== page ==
One moment, I felt I was on Mount Everest. The anointing heightened all my faculties to another level. I knew I was connecting in an unusual, powerful way with the congregation. The thoughts were coherent and the words flowed with liberty and penetrating power. The people were attentive and attuned. God was at work. I bow my head and thanked God in prayer for the privilege of being used by God.


However, other times, I was not in the zone. I fumbled for thoughts. I mumbled disjointed sentences. I struggled to connect with the listeners. They became distant. The more I tried to get into the zone, the more I ended in the pit. It does not turn out the way it should. I wished I could leave the pulpit after the second point, even though there were four points. Getting off the stage would be a mercy. I would settle into the chair stumped. “Lord, just where did it go wrong? Was my preparation inadequate in some way?” I reflected, evaluated, prayed. Often this absorption continued on Monday, my day off, and I would be absent mentally though present physically with my wife.

Just Grateful

Thankfully such extremes of emotion were not prevalent. Most times I communicated the message clearly and I was not on a super high or low after preaching. Just a glow of satisfaction that the work is done, the Word delivered. For this I am grateful, to be able to preach God’s Word. I feel pleasure whenever I do it well.

Evangelical discomfort with prosperity

Keep the change, son.
"Keep the change, son".

Evangelical Christians are okay with God’s spiritual blessings but are ill at ease with material blessing from God.

One reason is an over-reaction to the excesses of the “prosperity gospel”.  We look with disdain on some American television evangelists who raise millions from naive believers by twisting Scriptures to say what they do not say, to support grandiose projects, and flaunt a lavish lifestyle that Solomon would envy.

The PEST test

An easy way to check for “prosperity doctrine” quotient is to do a PEST test that I have developed:

P –  Presumption is “an assumption, often not fully established, that is taken for granted in some piece of reasoning.” “Prosperity doctrine” is built on assumptions that are not fully borne out by the whole counsel of God, and their tenets are flawed by tenuous interpretation of scripture passages.

E – Eternity: “Prosperity doctrine” have no regard for what is eternal, accusing others of “pie in the sky” irrelevancy.  Jesus told us not to accumulate wealth on earth but to lay our treasures in heaven. He had a high regard with living on earth with a view to eternity. Hold to our material wealth lightly and be contented and free from greed and hoarding.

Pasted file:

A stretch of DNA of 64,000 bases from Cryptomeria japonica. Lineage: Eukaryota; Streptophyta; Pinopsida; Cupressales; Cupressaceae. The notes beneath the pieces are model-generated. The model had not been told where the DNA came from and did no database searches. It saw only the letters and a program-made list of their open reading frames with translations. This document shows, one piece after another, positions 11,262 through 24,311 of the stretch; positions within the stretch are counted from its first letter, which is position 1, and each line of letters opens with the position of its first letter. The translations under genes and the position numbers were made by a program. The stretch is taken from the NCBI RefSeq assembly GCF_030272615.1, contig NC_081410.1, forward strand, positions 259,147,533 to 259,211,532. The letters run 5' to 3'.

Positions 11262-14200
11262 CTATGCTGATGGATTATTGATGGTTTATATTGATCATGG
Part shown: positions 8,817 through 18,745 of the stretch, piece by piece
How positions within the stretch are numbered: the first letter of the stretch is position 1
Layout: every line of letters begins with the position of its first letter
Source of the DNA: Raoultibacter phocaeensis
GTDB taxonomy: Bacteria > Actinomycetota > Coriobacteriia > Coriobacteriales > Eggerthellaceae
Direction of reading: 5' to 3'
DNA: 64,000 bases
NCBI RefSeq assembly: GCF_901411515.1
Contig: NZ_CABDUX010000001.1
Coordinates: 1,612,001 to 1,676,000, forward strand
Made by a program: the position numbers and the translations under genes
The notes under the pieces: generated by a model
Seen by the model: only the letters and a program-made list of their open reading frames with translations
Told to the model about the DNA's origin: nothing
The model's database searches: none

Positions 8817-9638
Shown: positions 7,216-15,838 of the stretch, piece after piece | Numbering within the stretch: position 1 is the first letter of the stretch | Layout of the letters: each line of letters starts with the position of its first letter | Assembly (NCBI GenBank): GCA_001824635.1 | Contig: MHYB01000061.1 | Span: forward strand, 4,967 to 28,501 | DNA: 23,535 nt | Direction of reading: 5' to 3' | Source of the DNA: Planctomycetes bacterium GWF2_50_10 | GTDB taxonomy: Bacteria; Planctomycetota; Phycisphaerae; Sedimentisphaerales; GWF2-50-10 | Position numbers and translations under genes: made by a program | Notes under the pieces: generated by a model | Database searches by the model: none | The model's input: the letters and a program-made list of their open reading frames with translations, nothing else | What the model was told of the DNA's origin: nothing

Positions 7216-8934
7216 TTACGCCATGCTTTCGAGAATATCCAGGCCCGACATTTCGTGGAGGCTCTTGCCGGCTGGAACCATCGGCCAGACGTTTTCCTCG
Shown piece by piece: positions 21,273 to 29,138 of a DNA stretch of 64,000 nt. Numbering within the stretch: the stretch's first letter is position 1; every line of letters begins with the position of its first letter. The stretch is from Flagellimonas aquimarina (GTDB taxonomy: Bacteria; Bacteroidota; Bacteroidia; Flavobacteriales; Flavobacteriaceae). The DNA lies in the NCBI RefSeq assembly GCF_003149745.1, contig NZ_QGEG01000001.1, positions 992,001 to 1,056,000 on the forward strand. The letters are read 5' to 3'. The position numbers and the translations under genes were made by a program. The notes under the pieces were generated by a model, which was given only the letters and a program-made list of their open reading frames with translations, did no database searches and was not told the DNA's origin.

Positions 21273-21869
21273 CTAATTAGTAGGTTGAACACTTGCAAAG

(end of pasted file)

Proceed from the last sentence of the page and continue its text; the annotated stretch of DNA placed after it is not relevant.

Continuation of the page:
S – Stewardship: “Prosperity doctrine” does not emphasize God’s ownership of all things and how discipleship entails the faithful and wise management of God’s resources and places all our resources at God’s disposal. Jesus said, “You cannot serve God and Money(Matthew 6:24).” This practically means the wealthy Christian should use his wealth to honor God, and care for the poor and needy, this good old earth and world missions.

T – Thanksgiving: “Prosperity doctrine” does not cultivate humility and gratitude and generosity. It has tendencies toward materialism, and unchecked consumption and pride. “Give me neither poverty nor riches, but give me only my daily bread. Otherwise, I may have too much and disown you and say, “Who is the Lord?” (Proverbs 30:8,9)

So we rightly say no to “prosperity doctrine” but sadly are hesitant to preach about God’s desire to bless us so that we can bless others. We do not want to be associated with “prosperity doctrine” and so we stay in the safety of the boat and do not risk teaching rightly what the Word says about God’s fatherly desire to bless his children.

God wants to bless

I preach that God wants to bless his children. He blessed Adam and Eve, Noah, Abraham and many may have missed this scripture: “When He had led them out to the vicinity of Bethany, he lifted up his hands and blessed them. While he was blessing them, he left them and was taken up into heaven.”( Luke 24:39). It seems to me that every significant new beginning, was launched with the blessing of God, unmerited and free, and that blessing included material benefits as well as spiritual. He wants us to “put our hope in God who richly provides us with everything for our enjoyment”(1 Timothy 6:17).

In the Old Testament, as in Abraham’s case, the blessing of God covered his family, finances, protection, guidance and did not exclude the spiritual for by faith righteousness was credited to his account, and he sought a city not made by hands. The promises of blessing to those who fully obey in Deuteronomy 28:1-14 would easily have had Abraham as an example of fulfillment.

Evangelical dis-ease must be cured

Evangelical Christians think that the New Testament blessings emphasizes spiritual blessings but not to the exclusion of the temporal and material.  I rejoice and thank God for all the spiritual blessings secured for us through Christ’s death and resurrection. However, the reluctance and neglect of preaching about how God loves to bless us with “daily bread”, a temporal and material blessing embedded in the Lord’s prayer itself, does a disservice to the church. Our heavenly Father is mistakenly regarded as one reluctant to bless us with material resources as well as spiritual. Paul declared boldly that God wants “to make all grace abound toward you so that you, always having all sufficiency in all things, may have an abundance for every good work”(2 Corinthians 9:8).

This evangelical dis-ease must be cured.

Let’s not junk the good with the part that’s spoiled.